Optimal Hedging and Scale Inavriance: A Taxonomy of Option Pricing Models
The assumption that the probability distribution of returns is independent of the current level of the asset price is an intuitive property for option pricing models on financial assets. This ‘scale invariance’ feature is common to the Black-Scholes (1973) model, most stochastic volatility models and most jump-diffusion models. In this paper we extend the scale-invariant property to other models, including some local volatility, Lévy and mixture models, and derive a set of equivalence properties that are useful for classifying their hedging performance. Bates (2005) shows that, if calibrated exactly to the implied volatility smile, scale-invariant models have the same ‘model-free’ partial price sensitivities for vanilla options. We show that these model-free price hedge ratios are not optimal hedge ratios for many scale-invariant models. We derive optimal hedge ratios for stochastic and local volatility models that have not always been used in the literature. An empirical comparison of well-known models applied to SP 500 index options shows that optimal hedges are similar in all the smile-consistent models considered and they perform better than the Black-Scholes model on average. The partial price sensitivities of scale-invariant models provide the poorest hedges.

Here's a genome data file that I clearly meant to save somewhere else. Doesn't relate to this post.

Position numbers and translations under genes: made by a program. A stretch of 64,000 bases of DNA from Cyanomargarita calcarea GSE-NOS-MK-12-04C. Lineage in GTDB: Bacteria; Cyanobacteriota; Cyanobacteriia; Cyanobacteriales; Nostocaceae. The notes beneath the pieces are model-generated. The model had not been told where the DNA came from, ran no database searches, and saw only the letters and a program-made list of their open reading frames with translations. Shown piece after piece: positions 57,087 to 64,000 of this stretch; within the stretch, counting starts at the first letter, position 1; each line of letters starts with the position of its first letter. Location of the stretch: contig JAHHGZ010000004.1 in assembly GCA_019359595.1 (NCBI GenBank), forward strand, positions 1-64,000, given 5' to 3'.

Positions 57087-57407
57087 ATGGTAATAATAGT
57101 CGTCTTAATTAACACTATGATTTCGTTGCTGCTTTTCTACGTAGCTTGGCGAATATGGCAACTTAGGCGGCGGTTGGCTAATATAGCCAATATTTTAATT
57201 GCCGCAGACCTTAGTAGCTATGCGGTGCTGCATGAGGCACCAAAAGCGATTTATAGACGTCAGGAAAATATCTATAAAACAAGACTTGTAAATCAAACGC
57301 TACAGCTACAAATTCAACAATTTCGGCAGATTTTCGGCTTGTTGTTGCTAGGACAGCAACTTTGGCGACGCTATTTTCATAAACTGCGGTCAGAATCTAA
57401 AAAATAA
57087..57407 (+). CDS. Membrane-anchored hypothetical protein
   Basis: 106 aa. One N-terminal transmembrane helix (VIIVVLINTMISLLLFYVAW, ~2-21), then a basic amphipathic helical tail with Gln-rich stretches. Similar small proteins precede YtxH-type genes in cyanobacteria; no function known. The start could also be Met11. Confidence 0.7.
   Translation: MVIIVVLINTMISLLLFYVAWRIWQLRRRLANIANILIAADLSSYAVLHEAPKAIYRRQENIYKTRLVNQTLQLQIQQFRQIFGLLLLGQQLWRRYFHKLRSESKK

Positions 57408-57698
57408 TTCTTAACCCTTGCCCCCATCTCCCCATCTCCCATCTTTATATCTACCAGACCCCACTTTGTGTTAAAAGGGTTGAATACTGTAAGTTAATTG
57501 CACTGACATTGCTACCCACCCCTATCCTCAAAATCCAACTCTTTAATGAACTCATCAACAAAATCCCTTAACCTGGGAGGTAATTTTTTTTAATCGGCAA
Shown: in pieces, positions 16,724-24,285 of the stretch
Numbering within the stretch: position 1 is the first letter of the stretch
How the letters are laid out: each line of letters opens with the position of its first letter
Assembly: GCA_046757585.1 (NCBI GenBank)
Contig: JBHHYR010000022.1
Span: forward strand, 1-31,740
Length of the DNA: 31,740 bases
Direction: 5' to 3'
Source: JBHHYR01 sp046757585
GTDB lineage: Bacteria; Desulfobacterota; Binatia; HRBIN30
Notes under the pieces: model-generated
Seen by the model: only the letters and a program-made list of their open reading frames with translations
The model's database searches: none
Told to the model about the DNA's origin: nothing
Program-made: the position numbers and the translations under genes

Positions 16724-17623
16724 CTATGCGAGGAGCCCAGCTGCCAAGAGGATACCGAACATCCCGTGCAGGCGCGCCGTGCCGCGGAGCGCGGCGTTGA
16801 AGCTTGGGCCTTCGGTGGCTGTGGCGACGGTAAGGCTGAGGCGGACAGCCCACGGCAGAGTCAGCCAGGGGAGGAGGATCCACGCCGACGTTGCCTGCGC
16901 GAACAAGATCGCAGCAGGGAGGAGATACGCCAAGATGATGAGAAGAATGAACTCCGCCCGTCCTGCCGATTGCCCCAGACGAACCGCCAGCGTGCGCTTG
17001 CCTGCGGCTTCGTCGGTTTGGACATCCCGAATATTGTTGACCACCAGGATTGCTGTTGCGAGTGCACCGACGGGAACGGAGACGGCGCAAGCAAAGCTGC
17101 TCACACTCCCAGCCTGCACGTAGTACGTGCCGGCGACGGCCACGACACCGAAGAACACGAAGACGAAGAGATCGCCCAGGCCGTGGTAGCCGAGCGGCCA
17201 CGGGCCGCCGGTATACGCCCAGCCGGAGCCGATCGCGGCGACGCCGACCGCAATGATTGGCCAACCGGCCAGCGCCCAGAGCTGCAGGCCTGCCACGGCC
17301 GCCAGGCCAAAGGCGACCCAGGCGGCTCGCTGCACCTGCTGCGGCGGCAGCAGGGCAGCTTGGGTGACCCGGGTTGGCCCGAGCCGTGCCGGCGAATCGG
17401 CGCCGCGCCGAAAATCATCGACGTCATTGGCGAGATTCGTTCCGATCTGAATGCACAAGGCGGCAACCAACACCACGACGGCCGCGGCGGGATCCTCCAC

|Date of creation:||Jul 2005|
|Date of revision:||Nov 2005|
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